Graves' Disease

Graves' disease is a syndrome that can include hyperthyroidism, goiter, eye disease, and skin disease


Graves's disease is an autoimmune disease syndrome which is characterized and driven by antibodies directed against the TSH receptor. These antibodies are called Thyroid Stimulating Immunoglobulins (TSI's). Graves' disease is not necessarily the same as hyperthyroidism. Some patients may only have certain manifestations of this syndrome and not even have hyperthyroidism. Graves's is only one of many causes of hyperthyroidism, and is one of few causes of persistent high-uptake-hyperthyroidism. The condition is named after Dr. Robert James Graves who described the condition in 1835.

The Causes

The thyroid gland is usually enlarged in patients with this condition. The gland is full of enlarged thyroid cells, colloid , and patchy lymphocytic infiltration. There are a number of antibodies which activate the TSH receptor, which stimulates thyroid hormone (T4, T3) synthesis and growth of the thyroid gland itself. There are a number of possible immune mechanisms involved in the pathogenesis of Graves' hyperthyroidism: Molecular mimicry, thyroid cell expression of HLA molecules, and bystander activation of local T cells.

Predisposing Factors

A few factors are associated with patients that are predisposed to Graves' hyperthyroidism. There is a genetic susceptibility with disease clusters in families and more common in women. The concordance rate in monozygotic twins is up to 40%. The sibling recurrence rate is >10%. In animal models autoimmune hyperthyroid disease can be induced with certain viral infections, but there has been no direct evidence of this occurring in humans. As compared to patients without the disease, patients with Grave's hyperthyroidism more often give a history of some type of psychological stress. Smoking is a risk factor for Graves' and is a strong risk factor for Graves' eye disease. Certain medications like amiodarone and alpha interferon can precipitate a recurrence of Graves.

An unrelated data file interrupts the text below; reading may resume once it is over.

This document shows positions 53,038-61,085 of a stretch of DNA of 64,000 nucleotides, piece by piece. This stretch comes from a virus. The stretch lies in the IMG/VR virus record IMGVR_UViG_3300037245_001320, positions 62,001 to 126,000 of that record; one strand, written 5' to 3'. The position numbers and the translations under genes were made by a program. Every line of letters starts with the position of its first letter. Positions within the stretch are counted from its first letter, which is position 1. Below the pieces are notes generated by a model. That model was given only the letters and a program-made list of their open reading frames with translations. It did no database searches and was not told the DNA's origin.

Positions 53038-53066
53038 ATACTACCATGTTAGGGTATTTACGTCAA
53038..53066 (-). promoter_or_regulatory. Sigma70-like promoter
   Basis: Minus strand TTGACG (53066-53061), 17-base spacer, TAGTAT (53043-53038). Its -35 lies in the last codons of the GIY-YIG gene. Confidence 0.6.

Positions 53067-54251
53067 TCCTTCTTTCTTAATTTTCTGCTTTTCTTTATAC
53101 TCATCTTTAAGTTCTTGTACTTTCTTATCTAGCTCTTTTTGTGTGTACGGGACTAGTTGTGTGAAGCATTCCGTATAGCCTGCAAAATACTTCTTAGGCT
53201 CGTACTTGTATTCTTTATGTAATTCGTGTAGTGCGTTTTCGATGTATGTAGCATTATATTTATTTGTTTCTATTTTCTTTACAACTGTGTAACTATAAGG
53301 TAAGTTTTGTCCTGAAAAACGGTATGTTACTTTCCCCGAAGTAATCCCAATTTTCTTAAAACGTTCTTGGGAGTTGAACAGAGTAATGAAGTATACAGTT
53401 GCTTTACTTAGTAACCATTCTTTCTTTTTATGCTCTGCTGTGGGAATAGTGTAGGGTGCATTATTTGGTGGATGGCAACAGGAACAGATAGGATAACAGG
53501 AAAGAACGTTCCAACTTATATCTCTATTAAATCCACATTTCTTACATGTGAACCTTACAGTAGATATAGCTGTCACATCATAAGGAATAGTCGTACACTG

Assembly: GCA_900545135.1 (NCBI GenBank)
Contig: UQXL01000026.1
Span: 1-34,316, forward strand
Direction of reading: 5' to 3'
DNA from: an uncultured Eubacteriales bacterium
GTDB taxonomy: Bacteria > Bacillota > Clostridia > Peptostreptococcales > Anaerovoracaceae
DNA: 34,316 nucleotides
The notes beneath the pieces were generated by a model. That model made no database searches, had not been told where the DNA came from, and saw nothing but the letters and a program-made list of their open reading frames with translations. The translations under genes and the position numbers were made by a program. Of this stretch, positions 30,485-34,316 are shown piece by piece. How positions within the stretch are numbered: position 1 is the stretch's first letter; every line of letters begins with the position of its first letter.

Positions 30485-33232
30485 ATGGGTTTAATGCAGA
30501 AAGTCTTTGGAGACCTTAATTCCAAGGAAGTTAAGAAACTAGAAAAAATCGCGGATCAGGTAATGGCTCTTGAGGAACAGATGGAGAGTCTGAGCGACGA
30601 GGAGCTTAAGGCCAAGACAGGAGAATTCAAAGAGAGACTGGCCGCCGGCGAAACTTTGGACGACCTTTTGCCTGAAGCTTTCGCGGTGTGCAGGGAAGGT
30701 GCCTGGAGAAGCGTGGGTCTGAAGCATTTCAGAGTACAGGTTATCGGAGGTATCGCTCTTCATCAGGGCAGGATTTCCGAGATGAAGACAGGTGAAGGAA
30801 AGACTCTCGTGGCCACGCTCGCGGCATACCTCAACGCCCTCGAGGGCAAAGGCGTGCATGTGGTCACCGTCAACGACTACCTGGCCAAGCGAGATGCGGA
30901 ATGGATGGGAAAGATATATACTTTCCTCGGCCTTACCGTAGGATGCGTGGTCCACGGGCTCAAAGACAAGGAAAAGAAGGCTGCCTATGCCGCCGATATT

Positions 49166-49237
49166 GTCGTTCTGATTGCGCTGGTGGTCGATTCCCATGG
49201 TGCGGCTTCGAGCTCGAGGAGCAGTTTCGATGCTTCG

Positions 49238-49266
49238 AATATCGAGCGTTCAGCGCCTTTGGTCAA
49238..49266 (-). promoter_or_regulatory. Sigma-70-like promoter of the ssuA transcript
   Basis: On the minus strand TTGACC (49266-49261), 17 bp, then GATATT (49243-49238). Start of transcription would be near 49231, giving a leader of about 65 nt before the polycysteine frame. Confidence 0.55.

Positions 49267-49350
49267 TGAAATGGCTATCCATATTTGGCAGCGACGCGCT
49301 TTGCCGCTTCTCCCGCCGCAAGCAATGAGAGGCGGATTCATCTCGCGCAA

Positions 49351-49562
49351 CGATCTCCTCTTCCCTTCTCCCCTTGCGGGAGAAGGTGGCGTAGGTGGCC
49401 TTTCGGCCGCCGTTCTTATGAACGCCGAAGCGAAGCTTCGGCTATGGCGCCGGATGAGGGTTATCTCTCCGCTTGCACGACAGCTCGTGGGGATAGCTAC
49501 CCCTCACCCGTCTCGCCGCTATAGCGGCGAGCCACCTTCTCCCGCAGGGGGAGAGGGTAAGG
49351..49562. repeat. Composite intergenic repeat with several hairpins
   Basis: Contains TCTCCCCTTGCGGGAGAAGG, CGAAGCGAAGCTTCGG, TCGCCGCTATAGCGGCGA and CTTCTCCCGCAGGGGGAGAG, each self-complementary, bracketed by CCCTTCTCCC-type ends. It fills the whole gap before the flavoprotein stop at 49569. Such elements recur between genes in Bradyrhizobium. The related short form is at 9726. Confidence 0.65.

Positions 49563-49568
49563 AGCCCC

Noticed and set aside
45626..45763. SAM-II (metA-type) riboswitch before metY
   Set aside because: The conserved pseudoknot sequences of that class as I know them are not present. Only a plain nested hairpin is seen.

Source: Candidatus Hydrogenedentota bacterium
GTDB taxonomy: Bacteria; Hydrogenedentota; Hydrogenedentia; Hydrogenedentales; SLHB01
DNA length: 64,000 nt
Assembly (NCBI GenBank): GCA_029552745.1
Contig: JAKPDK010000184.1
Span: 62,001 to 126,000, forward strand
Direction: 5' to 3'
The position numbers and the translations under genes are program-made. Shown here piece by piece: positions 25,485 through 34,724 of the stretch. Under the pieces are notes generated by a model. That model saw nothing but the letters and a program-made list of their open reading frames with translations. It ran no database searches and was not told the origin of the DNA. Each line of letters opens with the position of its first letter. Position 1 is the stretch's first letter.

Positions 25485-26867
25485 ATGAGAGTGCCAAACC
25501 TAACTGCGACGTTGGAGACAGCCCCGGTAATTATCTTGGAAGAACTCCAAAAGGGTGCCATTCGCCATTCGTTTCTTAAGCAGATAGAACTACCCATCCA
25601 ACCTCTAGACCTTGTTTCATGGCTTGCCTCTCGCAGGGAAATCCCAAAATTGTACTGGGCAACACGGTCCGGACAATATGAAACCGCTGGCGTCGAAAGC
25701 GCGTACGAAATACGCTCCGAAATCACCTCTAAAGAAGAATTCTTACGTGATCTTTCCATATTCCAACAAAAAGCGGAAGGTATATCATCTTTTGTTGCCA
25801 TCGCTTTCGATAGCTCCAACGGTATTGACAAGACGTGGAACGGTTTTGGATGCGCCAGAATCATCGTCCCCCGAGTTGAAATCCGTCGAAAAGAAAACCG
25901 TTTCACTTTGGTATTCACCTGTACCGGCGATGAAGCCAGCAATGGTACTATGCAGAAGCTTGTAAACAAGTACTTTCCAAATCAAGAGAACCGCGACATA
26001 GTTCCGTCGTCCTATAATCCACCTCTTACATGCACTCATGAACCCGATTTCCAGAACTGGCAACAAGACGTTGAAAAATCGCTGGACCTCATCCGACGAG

The treatment for Graves' hyperthyroidism is the same as for any high uptake thyroid condition. If hyperthyroidism is not present then each aspect of the syndrome (eye disease, skin disease) would need to be treated independently.


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2.Prummel MF, Wiersinga WM. Smoking and risk of Graves' disease. JAMA. 1993;269(4):479

3. Stenszky V, Kozma L, Balázs C, Rochlitz S, Bear JC, Farid NR. The genetics of Graves' disease: HLA and disease susceptibility. J Clin Endocrinol Metab. 1985;61(4):735.